Father McGuire told Catholic News Service that the parish responded with something he never experienced at homilies: “thunderous applause” and “three standing ovations.”

But he added that, since then, 45 men have come forward telling him they were sexually abused, including five of them as priests and nine of them as seminarians.

One of the victims was 95 years old and had not spoken about it for as much as 70 years.


Prayer and Penance

Many bishops have offered Masses of reparation, publicly prostrating themselves in their cathedrals while setting aside the symbols of their office.

But other bishops have tried to go further in their own prayer and penance, inviting the faithful to join them.

Boston Auxiliary Bishop Robert Reed told the Good Shepherd parish cluster he serves as pastor that he would spend 24 hours in prayer, fasting and Eucharistic adoration at St. Ann Church, which is part of the parish cluster, starting with the 9am Mass Sept. 24 and concluding with the 9am Mass Sept. 25.

Bishop Steven Lopes of the Personal Ordinariate of the Chair of St. Peter, in a letter to ordinariate Catholics, said he would be offering up a personal penance for the sins of bishops on Ember Friday, Sept. 21.

The bishop had described the crisis in an Aug. 26 homily as a failure of apostles to act and said that the faithful “have every right to be angry, have every right to be asking, ‘What are these apostles set over us supposed to be doing?’”

He invited the lay faithful to join him by praying for a different intention: the renewal of the Church.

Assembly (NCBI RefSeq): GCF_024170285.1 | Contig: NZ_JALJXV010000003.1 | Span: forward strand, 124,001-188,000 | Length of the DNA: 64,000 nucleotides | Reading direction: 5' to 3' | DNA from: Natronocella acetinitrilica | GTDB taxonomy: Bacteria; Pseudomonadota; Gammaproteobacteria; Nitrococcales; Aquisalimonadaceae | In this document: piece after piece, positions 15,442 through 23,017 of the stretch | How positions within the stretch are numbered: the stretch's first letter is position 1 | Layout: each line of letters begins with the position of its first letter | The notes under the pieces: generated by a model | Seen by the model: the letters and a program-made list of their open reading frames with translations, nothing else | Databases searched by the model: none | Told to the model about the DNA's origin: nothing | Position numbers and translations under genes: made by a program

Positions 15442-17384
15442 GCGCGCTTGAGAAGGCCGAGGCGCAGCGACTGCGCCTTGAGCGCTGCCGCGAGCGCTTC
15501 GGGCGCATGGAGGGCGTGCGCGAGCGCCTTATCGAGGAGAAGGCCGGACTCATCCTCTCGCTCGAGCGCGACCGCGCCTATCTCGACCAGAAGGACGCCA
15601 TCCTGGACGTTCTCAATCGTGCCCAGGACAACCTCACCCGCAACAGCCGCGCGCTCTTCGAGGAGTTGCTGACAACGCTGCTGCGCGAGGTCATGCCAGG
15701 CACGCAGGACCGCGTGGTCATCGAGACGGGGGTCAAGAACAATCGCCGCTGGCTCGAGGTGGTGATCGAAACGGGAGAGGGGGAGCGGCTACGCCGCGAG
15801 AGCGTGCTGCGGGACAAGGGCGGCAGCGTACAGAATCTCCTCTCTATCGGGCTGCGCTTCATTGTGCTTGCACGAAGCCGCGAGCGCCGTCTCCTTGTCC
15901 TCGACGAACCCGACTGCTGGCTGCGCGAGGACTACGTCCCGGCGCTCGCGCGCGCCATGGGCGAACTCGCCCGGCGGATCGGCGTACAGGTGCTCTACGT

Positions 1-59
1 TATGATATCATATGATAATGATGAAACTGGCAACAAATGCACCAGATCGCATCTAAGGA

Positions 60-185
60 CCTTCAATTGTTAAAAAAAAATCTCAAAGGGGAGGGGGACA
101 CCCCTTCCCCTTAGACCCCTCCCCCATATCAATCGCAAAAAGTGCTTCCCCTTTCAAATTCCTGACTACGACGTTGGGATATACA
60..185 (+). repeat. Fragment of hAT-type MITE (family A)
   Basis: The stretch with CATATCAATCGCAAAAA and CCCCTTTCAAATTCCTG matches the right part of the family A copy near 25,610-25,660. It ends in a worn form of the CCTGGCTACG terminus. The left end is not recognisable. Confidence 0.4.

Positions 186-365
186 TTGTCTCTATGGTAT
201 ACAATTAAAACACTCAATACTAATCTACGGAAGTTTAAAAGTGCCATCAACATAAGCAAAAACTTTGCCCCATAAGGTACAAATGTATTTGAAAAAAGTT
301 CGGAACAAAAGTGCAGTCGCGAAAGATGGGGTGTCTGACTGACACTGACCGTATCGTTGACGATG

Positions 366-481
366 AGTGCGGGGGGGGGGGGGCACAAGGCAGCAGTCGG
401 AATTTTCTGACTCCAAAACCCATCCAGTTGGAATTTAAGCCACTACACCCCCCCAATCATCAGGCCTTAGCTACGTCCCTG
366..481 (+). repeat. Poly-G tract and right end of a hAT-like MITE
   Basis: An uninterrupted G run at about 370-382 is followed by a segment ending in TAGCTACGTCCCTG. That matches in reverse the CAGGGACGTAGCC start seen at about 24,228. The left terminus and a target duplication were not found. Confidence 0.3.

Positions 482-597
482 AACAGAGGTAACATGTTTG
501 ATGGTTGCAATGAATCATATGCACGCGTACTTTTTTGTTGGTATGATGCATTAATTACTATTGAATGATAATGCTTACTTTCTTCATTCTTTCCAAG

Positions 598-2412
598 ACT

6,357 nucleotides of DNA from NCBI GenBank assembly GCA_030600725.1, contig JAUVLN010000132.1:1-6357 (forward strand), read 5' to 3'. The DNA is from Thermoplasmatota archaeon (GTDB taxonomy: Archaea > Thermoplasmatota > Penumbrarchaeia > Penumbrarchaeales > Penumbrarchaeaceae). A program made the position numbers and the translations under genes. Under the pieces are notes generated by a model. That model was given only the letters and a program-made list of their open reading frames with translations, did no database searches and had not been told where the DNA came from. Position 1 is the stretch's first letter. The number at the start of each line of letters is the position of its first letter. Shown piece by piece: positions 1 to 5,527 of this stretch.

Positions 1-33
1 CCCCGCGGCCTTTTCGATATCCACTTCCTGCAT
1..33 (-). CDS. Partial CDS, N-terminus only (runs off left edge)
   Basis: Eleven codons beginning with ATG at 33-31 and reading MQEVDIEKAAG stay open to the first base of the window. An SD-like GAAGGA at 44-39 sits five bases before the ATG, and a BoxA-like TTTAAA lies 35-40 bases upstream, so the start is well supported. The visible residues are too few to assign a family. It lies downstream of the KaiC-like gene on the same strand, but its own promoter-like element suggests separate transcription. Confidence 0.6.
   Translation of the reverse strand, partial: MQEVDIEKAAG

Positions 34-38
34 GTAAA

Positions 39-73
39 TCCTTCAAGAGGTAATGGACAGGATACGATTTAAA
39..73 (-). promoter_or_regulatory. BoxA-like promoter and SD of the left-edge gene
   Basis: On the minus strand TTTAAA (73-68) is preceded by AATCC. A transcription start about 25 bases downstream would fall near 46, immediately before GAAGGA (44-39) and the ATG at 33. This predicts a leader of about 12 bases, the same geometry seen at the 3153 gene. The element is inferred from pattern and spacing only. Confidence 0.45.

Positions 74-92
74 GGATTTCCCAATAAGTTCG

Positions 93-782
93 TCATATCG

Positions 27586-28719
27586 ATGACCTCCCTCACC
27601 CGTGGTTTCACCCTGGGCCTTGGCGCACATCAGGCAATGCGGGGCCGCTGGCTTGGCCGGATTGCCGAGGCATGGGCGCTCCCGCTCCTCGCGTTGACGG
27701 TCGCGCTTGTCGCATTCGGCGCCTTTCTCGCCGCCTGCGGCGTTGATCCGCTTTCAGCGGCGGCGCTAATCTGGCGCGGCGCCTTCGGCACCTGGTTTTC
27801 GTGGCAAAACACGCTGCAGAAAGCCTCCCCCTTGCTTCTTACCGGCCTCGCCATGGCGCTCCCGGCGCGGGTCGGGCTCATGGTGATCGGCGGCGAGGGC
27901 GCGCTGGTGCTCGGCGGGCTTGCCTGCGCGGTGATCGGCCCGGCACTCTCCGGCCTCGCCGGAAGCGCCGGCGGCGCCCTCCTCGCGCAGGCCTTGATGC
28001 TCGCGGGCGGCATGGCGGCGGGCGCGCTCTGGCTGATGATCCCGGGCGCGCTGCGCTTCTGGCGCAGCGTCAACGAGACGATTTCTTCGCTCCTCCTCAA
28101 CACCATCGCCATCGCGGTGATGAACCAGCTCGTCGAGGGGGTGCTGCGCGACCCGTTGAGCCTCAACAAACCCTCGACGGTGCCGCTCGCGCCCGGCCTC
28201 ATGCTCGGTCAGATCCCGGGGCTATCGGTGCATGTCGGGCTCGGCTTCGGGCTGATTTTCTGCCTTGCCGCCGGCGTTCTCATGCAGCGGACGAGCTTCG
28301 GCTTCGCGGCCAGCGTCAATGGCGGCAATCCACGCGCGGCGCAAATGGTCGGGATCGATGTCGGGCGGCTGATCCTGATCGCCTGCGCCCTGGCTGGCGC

The ordinariate observes the traditional “Ember Days,” which are three days of penance in each of the four seasons (winter, spring, summer and fall).

The crisis has seen two dioceses (Pittsburgh, Pennsylvania, and Madison, Wisconsin) begin to revive these days, while other bishops have called for parishes to restore the St. Michael Prayer after Mass. 

Bishop Edward Scharfenberger of Albany, New York, one of the first U.S. bishops to call for an investigation into the sex-abuse cover-up involving ex-Cardinal Theodore McCarrick, and who described as “incestuous” priests and bishops who sexually abuse their spiritual children, asked his priests to join him in renewing their promises at the Sept. 22 Eucharistic Congress at the Our Lady of Martyrs Shrine in Auriesville, New York.

The bishop told the Register the Eucharistic Congress’ timing is “providential” in renewing the priesthood on the land where North-American martyr St. Isaac Jogues carved the name of Jesus in the trees and which actually gave birth to Native-American martyrs and saints among the Huron and Iroquois nations, who model for the Church a “practical family-to-family evangelization, rooted in their personal Eucharist-centered faith.”

“We’ve been allowing our Church to be co-opted by demonic forces,” Bishop Scharfenberger said.